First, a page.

China’s sound and fury over Aukus will mean little for Australia ties |  Benjamin Herscovitch

China’s sound and fury over Aukus will mean little for Australia ties | Benjamin Herscovitch

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IAside from former Prime Minister Paul Keating’s anti-Aukus spray at the National Press Club on Wednesday, the most vocal criticism of this week’s trilateral submarine deal between Australia, the United States and the UK may have come from Beijing.

Repeating now familiar talking points, the Chinese government on Tuesday decried Aukus as an example of “typical Cold War mentality” and a threat to both “regional peace and stability” and the “international regime of non-compliance”. nuclear proliferation”.

This stream of objections from the Chinese government is likely to turn into a flood as the Aukus takes shape.

Yet this rhetorical noise and fury means little to Australia-China relations. Although Beijing will continue to oppose Aukus, China is unlikely to undo the repair of bilateral relations in recent months.

Canberra’s decision to acquire nuclear-powered submarines was factored into Australia-China relations long before Prime Minister Anthony Albanese and his US and UK counterparts took to the podium in San Diego this week.

Beijing began courting Canberra with softer messages as early as December 2021 – just months after news of Aukus broke in September of that year.

China’s shift towards softer diplomacy towards Australia gained momentum in the first half of 2022, culminating in a series of increasingly warm engagements between Australian and Chinese ministers and leaders from June 2022.

The Chinese government was keen to reconnect with Canberra, knowing full well that Australia had adopted Aukus on a bipartisan basis.

China is now also letting previously excluded Australian exports into its market, including what were once billion-dollar coal exports.

As with Aukus, Beijing has turned a blind eye to a wide range of other complaints against Canberra.

Australia continues its efforts to downplay China’s security role in the Pacific, maintain Australia’s military presence in the disputed South China Sea and gradually restrict market access for Chinese tech companies. Neither these disputed issues nor many others have prevented Beijing from re-establishing its ties with Canberra.

China decided it wanted to get relations with Australia “back on track” regardless of these deep and lingering points of disagreement.

Joint Aukus press conferences and submarine capability details should therefore not tempt Beijing to put Canberra back in the diplomatic and trade freezer.

Despite China’s harsh anti-Aukus rhetoric, Australia will likely be able to move forward with its nuclear-powered submarine project without disrupting the overall positive trajectory of bilateral relations.

Of course, this does not mean that China will abandon its opposition to Aukus.

Since Aukus was revealed, the Chinese government has made clear its deep distrust of Australia’s acquisition of nuclear-powered submarines.

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Beijing’s hostility to Aukus is unsurprising, especially given China’s goals of eventually taking Taiwan and building a “world-class army” capable of prevailing in military contingencies in its near region and in the -of the.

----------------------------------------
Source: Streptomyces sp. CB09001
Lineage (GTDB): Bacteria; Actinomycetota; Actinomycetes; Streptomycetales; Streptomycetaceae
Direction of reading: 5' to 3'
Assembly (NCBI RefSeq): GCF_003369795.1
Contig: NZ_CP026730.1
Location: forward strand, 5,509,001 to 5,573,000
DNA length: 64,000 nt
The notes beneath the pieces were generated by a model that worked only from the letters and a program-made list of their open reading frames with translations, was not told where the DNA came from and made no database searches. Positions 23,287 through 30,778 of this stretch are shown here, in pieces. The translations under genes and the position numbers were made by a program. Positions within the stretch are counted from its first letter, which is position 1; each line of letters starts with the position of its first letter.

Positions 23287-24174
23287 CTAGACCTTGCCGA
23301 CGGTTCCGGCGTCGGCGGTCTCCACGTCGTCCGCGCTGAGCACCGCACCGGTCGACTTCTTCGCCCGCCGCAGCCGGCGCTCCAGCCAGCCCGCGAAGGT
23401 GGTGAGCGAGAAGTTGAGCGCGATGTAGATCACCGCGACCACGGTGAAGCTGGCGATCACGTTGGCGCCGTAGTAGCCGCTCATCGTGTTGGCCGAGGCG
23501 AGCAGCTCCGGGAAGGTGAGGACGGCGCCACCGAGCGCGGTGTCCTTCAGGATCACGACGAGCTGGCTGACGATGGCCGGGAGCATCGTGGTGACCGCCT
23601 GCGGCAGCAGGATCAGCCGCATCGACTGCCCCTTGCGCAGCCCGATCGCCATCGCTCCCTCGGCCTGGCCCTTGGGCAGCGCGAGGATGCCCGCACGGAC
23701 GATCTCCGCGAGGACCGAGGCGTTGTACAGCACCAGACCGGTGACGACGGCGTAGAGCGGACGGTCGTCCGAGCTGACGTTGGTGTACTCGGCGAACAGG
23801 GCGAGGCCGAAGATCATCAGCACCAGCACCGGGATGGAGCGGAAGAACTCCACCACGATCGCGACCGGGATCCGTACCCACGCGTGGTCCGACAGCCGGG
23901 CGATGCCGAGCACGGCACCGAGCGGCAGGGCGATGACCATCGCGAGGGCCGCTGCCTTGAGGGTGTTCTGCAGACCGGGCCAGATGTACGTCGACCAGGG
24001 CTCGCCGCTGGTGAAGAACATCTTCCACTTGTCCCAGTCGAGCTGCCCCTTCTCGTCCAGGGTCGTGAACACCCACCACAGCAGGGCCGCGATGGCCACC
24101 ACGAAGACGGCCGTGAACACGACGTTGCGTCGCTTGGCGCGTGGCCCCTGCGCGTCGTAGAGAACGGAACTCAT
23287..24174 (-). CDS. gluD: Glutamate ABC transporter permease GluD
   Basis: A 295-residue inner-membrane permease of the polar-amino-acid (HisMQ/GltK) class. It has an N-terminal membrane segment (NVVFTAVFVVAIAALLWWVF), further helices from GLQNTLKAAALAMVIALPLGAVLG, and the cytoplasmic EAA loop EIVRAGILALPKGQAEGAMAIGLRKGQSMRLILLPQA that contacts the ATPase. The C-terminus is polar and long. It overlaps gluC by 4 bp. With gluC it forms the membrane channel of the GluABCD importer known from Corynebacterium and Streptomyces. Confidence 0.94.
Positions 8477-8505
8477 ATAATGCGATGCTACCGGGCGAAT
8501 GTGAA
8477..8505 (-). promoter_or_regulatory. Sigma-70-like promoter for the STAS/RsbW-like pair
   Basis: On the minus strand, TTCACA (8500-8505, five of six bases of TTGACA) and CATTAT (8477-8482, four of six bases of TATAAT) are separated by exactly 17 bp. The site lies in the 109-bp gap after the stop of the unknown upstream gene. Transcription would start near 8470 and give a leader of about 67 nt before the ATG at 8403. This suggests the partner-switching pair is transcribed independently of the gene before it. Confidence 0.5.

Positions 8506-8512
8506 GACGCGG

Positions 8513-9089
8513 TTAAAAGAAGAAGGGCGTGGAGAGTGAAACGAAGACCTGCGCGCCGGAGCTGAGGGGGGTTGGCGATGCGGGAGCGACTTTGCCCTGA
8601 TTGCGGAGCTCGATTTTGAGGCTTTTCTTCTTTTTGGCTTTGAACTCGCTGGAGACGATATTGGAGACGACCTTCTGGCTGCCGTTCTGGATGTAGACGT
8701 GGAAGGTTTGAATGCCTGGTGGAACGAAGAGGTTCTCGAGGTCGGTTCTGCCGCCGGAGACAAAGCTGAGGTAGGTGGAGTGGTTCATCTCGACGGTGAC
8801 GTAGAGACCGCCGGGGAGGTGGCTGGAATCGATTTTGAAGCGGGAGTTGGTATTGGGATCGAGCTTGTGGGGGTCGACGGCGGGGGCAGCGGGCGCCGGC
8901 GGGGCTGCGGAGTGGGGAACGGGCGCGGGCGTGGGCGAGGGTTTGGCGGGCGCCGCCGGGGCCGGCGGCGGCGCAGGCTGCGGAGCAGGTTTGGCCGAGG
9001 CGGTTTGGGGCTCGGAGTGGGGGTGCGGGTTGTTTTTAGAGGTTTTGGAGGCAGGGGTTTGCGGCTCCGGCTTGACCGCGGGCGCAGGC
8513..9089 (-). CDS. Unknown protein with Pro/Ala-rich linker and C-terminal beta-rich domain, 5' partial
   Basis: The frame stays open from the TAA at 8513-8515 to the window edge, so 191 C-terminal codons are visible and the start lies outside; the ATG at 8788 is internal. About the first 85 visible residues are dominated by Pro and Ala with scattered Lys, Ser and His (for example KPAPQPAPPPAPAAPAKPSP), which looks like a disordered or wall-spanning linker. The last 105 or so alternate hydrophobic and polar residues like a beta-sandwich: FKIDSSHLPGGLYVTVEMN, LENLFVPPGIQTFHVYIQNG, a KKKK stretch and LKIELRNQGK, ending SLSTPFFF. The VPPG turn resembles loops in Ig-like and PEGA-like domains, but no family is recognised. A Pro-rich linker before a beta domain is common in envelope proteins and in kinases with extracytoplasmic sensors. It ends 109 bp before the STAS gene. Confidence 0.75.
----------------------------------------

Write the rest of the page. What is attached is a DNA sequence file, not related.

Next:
Unlike the diesel-electric submarines previously planned by Australia, the Aukus boats will be able to project power far into North Asia for long periods of time.

This does not mean that Australia would be obligated to support US forces in the event of a military confrontation with China to defend Taiwan.

But Beijing understands that these new submarines will eventually give Australian governments the ability to contribute significant additional forces to US-led military actions as far away as the Taiwan Strait and the East China Sea.

Certainly, China would still prefer to annex Taiwan without a fight. As Avril Haines, the U.S. director of national intelligence, told the House Intelligence Committee last week, “It’s not our assessment that China wants to go to war.”

But Beijing aims to ensure that, if necessary, it has the ability to prevail in military contingencies in and around the Taiwan Strait.

If Australia chooses to deploy its nuclear-powered submarines to support a US-led effort to defend Taiwan, then Aukus will have made China’s military objectives harder to achieve.

With Australia’s nuclear-powered submarines potentially impinging on China’s pursuit of what it considers to be its “core interests” in Taiwan, Beijing will step up efforts to discredit Aukus.

The Chinese government will seek to stoke fears over nuclear proliferation and spread dubious claims that Australia and its Aukus partners have abrogated their international legal obligations.

Yet Aukus adds just one more item to the already long list of China’s complaints against Australia. These include everything from Australia’s cautious approach to approving Chinese investment to Canberra’s strong and public criticism of the Chinese government’s systematic human rights abuses in Xinjiang and elsewhere.

Like these other points of bilateral tension, Aukus’ latest announcements should not cause Beijing to rethink its decision to re-engage with Canberra.

So, to paraphrase Keating, China’s criticism of Aukus is likely to be just a tip and not an iceberg when it comes to the wider Australia-China relationship.

Dr Benjamin Herscovitch is a researcher at the Australian National University and author of Beijing to Canberra and Back, a newsletter chronicling Australia-China relations.

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